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It's hard to say goodbye to Harry Potter

Voldy I find I can't quite let go of Harry Potter.

First let me confess: Though I once was one of those slightly scary adults who went out and bought Harry Potter books on the day they were released - and read them with the excitement of a 10-year-old - I never made it through The Order of the Phoenix. Not because it's the longest book in the series, clocking in at 870 pages, but because I felt it was bloated and took way too long to get moving. Perhaps there were other reasons: Too much to read for work, too little patience?

I still feel that way, but seeing the new Deathly Hallows 2 has sent me scurrying back to Phoenix and the final two books in the series, which I've never read. Hundreds of books demand my attention, and yet Rowling has captured my attention and clearly will hold it hostage until I finish Half Blood Prince and Deathly Hallows.

Such is the power of Potter.

Maggie Deathly Hallows 2 is a terrific film, the best moviegoing experience I've had in ages. Look at Professor McGonagall (Maggie Smith) over there, throwing down with the forces of evil! But though it's thrilling and enchanting and immensely fulfilling, executed just about perfectly by the filmmakers and actors and screenwriters, Rowling's magnetism is what gets us in the end. I want to see the movie again and will, no doubt. But I also want to stay immersed in the heady joy of what is plain great storytelling. I don't want this feeling to end, even though the story has.

And so I return to the books I haven't read. I'm completely enjoying Phoenix this time round (skipped those troubling first 100 pages or so). Guess what! It gets better. I'm laughing at Fred and George Weasley's antics with the fireworks and their flip-off to Professor Umbridge when she demands they be flogged for creating a swamp in the halls; wincing at Harry's horrified discovery that his dad was something of a jerk at 15 (much like Harry himself in this particular book); grimacing over the bullying of young Snape (always my favorite character, with Hermione a close second); mourning the loss of - well, I won't say, in the interest of not spoiling anything, although by now if you don't know how Phoenix ends, what have you been doing for the past few years?

Snape I can't imagine what it's like for kids who grew up with these books, anticipating each new release, arguing over who in the family got to read it first. I don't know if we'll see another phenomenon like Harry Potter in our lifetimes (though Suzanne Collins' compelling Hunger Games series makes a respectable stab at it), though I like to believe imagination is not a finite thing. No one on earth has done more to introduce kids to the pleasures of reading than Rowling, and I salute her for it. And I'll happily welcome the next Rowling when she comes along.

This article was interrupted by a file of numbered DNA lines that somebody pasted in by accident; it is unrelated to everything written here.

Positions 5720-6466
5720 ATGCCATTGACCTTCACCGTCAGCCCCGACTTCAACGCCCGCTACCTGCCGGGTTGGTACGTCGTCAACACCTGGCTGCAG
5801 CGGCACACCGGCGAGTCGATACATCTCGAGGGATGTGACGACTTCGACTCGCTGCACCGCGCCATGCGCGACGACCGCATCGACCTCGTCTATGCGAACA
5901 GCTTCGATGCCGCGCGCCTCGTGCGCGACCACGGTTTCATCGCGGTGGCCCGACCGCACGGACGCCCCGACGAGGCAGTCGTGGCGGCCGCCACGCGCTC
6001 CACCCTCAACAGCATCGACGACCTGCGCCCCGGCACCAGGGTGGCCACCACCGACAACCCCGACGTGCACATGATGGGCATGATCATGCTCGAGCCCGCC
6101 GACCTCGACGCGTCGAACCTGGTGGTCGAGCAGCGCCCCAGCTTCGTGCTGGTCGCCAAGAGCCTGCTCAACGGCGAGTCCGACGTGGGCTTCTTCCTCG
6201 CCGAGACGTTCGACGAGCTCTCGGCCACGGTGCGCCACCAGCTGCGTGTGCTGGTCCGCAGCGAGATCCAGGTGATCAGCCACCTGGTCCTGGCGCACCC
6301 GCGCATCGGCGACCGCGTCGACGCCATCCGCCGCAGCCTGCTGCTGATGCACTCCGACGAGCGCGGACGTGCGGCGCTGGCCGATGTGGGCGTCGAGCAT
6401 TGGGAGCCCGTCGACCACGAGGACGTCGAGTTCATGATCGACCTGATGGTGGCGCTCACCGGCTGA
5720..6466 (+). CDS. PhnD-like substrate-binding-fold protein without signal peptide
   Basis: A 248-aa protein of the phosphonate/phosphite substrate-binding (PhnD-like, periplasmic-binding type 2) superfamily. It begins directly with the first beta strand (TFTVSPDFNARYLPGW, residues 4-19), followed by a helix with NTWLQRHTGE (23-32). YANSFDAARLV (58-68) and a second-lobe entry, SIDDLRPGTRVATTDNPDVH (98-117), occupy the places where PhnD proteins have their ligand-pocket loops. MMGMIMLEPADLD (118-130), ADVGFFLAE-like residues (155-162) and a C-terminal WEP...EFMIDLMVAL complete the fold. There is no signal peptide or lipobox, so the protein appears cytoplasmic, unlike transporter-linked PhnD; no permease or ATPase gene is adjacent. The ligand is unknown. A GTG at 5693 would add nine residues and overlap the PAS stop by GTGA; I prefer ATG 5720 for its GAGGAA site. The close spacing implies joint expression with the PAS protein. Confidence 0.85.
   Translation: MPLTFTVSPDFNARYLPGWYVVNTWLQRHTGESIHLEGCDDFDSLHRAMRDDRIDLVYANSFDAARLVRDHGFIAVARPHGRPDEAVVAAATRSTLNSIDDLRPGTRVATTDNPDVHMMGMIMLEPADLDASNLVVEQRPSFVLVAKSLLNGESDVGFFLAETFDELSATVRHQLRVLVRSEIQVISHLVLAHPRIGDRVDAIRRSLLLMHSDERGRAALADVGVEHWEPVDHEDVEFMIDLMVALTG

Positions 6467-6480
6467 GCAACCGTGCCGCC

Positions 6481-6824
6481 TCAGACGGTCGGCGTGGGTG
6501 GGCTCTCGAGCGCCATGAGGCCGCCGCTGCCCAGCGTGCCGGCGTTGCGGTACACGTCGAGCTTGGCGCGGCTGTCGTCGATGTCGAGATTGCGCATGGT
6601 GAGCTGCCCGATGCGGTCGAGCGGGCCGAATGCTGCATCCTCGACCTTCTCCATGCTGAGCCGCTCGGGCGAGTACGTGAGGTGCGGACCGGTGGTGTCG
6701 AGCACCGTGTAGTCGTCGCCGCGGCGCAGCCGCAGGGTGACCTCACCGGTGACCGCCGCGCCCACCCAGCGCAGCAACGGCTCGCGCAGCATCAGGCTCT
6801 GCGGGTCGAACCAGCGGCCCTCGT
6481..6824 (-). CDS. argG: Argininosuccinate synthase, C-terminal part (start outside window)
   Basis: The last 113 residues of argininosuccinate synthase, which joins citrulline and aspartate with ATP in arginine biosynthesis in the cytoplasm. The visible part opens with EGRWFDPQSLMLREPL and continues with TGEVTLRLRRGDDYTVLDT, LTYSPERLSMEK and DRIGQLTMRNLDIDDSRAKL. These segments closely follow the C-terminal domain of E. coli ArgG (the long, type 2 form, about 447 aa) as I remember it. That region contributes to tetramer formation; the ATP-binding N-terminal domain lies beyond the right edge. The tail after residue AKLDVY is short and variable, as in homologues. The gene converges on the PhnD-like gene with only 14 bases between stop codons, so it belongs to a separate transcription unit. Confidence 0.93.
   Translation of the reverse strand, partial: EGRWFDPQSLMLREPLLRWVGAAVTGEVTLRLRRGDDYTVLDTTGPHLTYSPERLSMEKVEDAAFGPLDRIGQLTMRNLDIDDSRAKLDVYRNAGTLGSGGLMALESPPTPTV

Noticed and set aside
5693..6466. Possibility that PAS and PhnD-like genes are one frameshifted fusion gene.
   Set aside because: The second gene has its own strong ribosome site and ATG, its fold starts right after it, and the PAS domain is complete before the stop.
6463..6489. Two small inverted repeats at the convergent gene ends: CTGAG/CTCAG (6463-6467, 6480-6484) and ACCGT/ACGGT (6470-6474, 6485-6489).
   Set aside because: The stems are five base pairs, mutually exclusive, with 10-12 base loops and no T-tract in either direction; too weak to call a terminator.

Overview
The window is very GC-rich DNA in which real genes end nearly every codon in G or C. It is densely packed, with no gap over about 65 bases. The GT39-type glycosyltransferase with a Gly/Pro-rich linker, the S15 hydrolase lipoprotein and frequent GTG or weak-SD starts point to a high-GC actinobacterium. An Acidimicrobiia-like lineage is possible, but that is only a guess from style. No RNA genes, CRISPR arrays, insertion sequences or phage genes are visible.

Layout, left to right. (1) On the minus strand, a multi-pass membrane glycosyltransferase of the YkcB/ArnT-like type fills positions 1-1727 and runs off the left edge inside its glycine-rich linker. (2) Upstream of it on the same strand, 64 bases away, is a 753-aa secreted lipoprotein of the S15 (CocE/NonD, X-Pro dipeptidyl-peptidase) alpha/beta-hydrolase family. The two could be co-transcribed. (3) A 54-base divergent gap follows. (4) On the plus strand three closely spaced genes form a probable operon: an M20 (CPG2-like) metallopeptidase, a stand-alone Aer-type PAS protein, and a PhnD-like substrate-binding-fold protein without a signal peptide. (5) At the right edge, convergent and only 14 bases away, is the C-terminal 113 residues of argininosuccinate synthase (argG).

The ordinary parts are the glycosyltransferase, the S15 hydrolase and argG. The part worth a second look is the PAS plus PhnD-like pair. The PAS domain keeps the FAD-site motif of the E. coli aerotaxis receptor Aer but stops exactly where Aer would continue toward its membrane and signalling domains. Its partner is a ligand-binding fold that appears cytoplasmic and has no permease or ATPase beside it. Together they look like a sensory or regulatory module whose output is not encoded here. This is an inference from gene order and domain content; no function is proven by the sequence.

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patrick

Order of the Phoenix just has stretches of repetitiveness and tedium. And it isn't all at the beginning. It is 50 pages here, 40 pages there. The basic story is pretty good though so I stuck with it. I actually would flip ahead to see when it got good again! The last two books are fantastic though..especially the end. I reread the end of Deathly Hallows several times.

HoCo

I was one of those adults who stood in line at midnite from the fourth book thru the end, too.

Connie

I didn't for Half Blood Prince or Deathly Hallows. But perhaps I should have.

Vicki Brennan

Amen to all of this, Connie. This weekend marks the end of my children's childhood in a sense. My 17-year-old wasn't even old enough to read when the first book came out. On Thursday, she was old enough to organize the midnight party of her friends to see the last movie. For my 19-year-old, it's also bittersweet. Ours was one of those families that attended the midnight book parties at Borders and Barnes & Noble and fought over the books. I'm sure I'll read them again someday, but for now, I'm just sitting back and savoring the last moments of Pottermania.

jwilliford

To Connie: Gotcha! We'll make a fantasy reader of you yet! (Yeah, I know, like you really NEED more to read...)

To Vicki Brennan: I know exactly what you're describing - in my case the 19-yr old is away at college and, after all the midnight book and movie release parties over the years, it was a bit heart-breaking not to be able to see the last movie together!

Connie

I loved Half Blood Prince. LOVED IT.

BTW John, just please don't make me read that last China MIeville book; i had enough trouble understanding a description of its plot!

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